The CJEU gave its judgment (C-230/16) yesterday in a competition law case that may impact how luxury goods are sold to consumers online in the future. Coty Germany - a supplier of luxury cosmetics in Germany - brought a case against one of its authorised distributors, Parfumerie Akzente for using online third-party platforms (amazon.de) to resell their products. Coty set up a selective distribution network in order to protect the luxurious image of the brands it represents (eg Marc Jacobs, Calvin Klein). Their claim was that if their distributors use then online third-party platforms to resell their products, the objective of brand image protection is undermined. The distribution agreement allowed for the online sale of products supplied by Coty but only through the online webstore of the authorised distributor, whilst ensuring that the luxury character of the cosmetics was maintained. German courts brought the case the the CJEU as there was doubt whether the express prohibition in the distribution agreements of re-selling products through online stores of third-parties could restrict competition under art. 101(1) TFEU.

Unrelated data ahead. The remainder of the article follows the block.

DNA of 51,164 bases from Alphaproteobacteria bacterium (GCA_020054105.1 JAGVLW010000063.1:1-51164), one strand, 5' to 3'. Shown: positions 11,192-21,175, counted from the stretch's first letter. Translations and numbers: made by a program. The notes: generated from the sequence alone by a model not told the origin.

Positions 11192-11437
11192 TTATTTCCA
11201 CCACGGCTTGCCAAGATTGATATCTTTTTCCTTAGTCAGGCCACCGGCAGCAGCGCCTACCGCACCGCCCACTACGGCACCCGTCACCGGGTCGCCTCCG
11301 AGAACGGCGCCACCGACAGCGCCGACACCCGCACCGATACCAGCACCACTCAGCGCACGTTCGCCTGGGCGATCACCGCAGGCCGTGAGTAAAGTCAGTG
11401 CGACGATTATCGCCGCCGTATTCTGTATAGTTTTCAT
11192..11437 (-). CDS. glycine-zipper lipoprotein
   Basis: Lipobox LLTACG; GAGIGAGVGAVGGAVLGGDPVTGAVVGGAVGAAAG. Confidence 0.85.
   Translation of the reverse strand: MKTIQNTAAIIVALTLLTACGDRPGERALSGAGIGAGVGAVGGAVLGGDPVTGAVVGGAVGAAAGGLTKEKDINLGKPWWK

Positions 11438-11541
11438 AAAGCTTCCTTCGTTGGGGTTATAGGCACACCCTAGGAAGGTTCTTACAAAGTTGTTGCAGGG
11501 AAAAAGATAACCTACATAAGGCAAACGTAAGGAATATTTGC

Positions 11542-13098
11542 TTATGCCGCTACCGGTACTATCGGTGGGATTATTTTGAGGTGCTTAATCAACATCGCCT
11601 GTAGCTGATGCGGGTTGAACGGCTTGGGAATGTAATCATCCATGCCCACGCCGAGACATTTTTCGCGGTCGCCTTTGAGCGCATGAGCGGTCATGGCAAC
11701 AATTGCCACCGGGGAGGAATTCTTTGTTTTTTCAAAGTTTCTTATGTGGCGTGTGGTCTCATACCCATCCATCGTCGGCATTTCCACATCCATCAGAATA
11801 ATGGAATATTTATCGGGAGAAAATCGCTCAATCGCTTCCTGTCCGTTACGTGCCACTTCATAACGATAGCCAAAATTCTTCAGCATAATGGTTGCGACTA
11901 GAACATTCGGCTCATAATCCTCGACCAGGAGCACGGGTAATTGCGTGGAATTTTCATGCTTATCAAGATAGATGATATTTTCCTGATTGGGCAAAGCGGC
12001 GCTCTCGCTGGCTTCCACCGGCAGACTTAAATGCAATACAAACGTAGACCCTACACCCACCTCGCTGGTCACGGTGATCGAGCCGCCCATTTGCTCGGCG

The CJEU has no doubts that maintaining a prestigious, luxurious image of the brand may justify the introduction of the selective distribution system (paras 28-29). Can such a distribution agreement prevent the distributor from re-selling the goods on an online website of a third-party? The CJEU determines that such a limitation could be justified, provided that it would apply in a non-discriminatory fashion, uniformly to all distributors, and was proportionate. From the Court's observations it seems that in this case the restriction was justified and proportionate (paras 44-53). As Coty does not have a contractual relationship with an online third-party platform reselling its goods, it would be difficult for it to ensure that they are being sold in a way guaranteeing to show off their luxurious character (paras 48-49). Moreover, distributors are allowed to sell these goods online - just on their own websites, which makes the restriction proportionate.
This judgment may mean that the offer for certain luxury goods on online platforms such as Amazon or eBay will be more limited in the future. Unless, suppliers of these goods will create their own webstores on these platforms.